Published 2022-08-19 00:00:00
Northern Lights CO2 tankers Will Use Rotor Sail
Published by
The Maritime Executive, LLC.

Northern Lights, a Norwegian start-up for the transport and storage of CO2, is incorporating auxiliary wind propulsion into the new CO2 transport vessels it has on order in China. A joint venture between Equinor, Shell, and TotalEnergies, Northern Lights is responsible for the transport and storage components of the Longship Project supported by the Norwegian government to decarbonize emissions, including from the industrial area around the country’s capital of Oslo.

Norsepower reports that it has received an order for two of its rotor sail with one to be installed on each of the two vessels being built for Northern Lights by Dalian Shipbuilding Industry Co. in China. Founded a decade ago, Norsepower has modern adaptations of the rotor concept first developed in the 1920s. The company’s solutions, which have been installed on vessels ranging from a Maersk tanker to a passenger ship, bulker, and ro-ro, harness wind power and generate thrust that reduces both fuel consumption and emissions.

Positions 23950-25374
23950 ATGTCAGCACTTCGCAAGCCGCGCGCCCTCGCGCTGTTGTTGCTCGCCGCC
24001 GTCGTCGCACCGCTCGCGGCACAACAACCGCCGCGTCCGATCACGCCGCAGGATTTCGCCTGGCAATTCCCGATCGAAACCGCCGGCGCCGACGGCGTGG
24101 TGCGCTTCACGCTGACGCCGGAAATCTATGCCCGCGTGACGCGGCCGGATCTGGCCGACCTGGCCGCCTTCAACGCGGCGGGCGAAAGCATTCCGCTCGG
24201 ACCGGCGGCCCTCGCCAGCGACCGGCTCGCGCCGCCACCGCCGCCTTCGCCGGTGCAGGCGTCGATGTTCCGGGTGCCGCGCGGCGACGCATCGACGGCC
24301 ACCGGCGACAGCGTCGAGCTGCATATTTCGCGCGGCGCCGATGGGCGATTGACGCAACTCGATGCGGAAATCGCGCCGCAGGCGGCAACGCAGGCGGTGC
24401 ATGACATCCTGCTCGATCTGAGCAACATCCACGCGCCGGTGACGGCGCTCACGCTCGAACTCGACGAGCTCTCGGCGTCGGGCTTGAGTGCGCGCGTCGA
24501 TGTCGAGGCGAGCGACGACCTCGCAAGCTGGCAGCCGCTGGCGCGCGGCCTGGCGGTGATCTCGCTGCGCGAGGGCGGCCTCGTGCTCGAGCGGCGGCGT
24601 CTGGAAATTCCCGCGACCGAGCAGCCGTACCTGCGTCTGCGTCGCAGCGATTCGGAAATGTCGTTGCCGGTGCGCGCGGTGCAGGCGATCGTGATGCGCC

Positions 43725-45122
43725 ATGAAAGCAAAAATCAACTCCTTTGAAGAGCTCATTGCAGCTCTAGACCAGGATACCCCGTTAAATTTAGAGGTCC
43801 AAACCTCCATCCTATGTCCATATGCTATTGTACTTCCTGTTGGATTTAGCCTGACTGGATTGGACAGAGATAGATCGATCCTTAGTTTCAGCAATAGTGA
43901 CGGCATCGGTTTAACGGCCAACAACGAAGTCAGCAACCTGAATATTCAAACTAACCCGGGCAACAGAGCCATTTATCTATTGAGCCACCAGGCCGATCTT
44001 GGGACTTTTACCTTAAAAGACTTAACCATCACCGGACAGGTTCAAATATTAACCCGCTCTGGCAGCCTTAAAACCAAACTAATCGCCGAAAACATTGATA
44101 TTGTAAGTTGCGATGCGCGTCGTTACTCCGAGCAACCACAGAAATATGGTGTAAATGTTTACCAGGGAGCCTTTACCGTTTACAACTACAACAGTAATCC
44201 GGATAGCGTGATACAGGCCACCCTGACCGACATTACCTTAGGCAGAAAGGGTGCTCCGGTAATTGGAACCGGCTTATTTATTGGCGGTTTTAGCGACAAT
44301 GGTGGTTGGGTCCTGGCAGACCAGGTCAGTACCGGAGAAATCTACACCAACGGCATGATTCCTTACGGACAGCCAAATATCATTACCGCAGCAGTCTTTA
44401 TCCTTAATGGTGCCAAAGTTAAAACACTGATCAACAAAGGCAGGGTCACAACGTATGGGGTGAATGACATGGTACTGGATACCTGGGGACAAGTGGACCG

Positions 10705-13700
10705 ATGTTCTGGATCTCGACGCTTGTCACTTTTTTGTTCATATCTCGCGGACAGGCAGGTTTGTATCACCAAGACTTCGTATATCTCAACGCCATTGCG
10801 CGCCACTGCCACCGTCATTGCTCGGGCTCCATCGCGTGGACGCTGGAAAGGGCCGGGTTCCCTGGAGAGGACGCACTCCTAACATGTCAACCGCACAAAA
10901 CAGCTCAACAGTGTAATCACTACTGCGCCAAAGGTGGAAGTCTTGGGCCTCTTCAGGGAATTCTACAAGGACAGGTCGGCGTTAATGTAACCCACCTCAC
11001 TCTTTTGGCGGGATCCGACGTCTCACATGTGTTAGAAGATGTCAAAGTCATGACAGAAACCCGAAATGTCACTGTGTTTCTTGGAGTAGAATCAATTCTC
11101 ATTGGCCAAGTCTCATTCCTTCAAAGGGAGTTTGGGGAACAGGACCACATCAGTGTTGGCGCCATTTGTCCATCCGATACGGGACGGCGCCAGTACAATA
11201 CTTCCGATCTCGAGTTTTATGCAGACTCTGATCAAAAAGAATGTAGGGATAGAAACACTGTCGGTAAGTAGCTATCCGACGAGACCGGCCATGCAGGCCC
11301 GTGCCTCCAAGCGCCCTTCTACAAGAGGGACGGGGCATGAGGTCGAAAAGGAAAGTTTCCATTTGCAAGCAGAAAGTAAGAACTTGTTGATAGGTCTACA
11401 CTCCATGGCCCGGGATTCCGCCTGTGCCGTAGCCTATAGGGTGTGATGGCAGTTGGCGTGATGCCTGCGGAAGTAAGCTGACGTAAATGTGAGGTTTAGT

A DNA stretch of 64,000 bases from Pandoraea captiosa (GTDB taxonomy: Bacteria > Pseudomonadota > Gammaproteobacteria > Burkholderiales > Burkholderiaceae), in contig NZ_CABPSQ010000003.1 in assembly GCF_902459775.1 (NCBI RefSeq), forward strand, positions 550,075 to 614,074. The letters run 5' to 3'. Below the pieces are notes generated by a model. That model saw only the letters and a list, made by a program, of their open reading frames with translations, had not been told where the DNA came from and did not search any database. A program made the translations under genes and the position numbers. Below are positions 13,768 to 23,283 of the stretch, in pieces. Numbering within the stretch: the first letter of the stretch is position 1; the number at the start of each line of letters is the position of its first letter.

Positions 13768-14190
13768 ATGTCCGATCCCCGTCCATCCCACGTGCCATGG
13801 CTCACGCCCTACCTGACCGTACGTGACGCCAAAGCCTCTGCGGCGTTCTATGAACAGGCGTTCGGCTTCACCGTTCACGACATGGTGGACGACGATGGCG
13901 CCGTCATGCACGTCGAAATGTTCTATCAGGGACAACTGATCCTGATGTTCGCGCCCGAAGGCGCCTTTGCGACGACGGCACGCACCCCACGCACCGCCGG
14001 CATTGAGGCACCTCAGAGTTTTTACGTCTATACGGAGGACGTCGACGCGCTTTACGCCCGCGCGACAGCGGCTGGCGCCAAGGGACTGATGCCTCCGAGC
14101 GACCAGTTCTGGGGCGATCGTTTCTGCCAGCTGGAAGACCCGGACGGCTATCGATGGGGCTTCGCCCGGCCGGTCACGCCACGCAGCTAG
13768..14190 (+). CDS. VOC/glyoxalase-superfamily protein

The two liquified CO2 carriers, which Northern Lights ordered from Dalian in October 2021, will each be fitted with a rotor measuring 28 x 4 meters (approximately 92 x 13 feet). The rotor sails will be delivered in early 2023 to Dalian. The vessels are due for completion and delivery by mid-2024.

Each of the vessels will measure 426 feet in length with a carrying capacity of 7,500 cbm of CO2. Norsepower estimates based on its calculations that the rotor sails will reduce the fuel and CO2 emissions from each vessel by approximately 5 percent.

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